Anh Duong was born to Franco-Vietnamese parents and has lived in New York for many years. She is part of the generation of young American painters whose works draw on a highly cosmopolitan social life whilst at the same time she keeps a quite separate place thanks to her uncompromising artistic expression.
In both her painting and her sculpture, Anh Duong works essentially on the portrait, overlooking the subject and concentrating essentially on the actual technique. The self-portrait remains her favourite area of experimentation, as it allows her to give free rein to her own very specific style, expressing herself as though she were writing in her diary.
The deliberately narrative titles which the artist gives her portraits, (such as Perfume of Schizophrenia, I Hate Peanut Butter - Vacuity Orgie, All my Life I Have Dreamt) etc., add to their mystery and take us into a perception of the world based on emotions.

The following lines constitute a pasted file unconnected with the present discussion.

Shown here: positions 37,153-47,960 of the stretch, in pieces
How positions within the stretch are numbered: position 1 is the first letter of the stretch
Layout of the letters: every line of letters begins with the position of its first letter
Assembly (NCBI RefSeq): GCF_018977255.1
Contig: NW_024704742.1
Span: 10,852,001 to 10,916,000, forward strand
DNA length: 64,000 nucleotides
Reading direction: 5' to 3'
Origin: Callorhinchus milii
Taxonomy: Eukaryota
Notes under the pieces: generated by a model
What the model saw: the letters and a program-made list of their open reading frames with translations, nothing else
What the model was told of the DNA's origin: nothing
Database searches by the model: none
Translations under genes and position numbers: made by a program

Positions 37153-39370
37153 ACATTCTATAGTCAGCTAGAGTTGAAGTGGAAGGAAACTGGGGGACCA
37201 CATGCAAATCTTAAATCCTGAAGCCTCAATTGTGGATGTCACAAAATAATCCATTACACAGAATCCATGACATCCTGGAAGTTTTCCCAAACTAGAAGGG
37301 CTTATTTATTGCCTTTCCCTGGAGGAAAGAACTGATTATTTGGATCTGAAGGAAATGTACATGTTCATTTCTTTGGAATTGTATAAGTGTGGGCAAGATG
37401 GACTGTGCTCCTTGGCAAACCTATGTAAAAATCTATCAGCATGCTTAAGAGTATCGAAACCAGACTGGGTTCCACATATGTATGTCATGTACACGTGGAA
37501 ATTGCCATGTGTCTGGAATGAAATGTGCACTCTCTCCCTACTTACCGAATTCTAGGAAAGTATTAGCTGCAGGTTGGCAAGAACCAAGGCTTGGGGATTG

As a former haute couture model herself, Anh Duong does not feature the formal beauty of her models; she is interested first and foremost in reflecting their personalities and feelings. The paint is either applied using very precise, contrasting touches of colour, underlining the main features of the face or the details of the skin or, on the contrary, it is highly diluted in a fluid, linear series of gestures, which then brings out all the intimacy of the body in the transparency of the clothes, thus giving the works a character which is both realistic and bold, erotic and mysterious.
Although this approach to painting through the self-portrait, rather like a dialectic game with the mirror image, is somewhat reminiscent of Frida Kahlo’s approach, both Anh Duong’s expressionistic style and the difficulty of some of the poses remind us of Egon Schiele, of his harsh (self-)portraits which transcribe the torments of life, far removed from any purely figurative idealisation.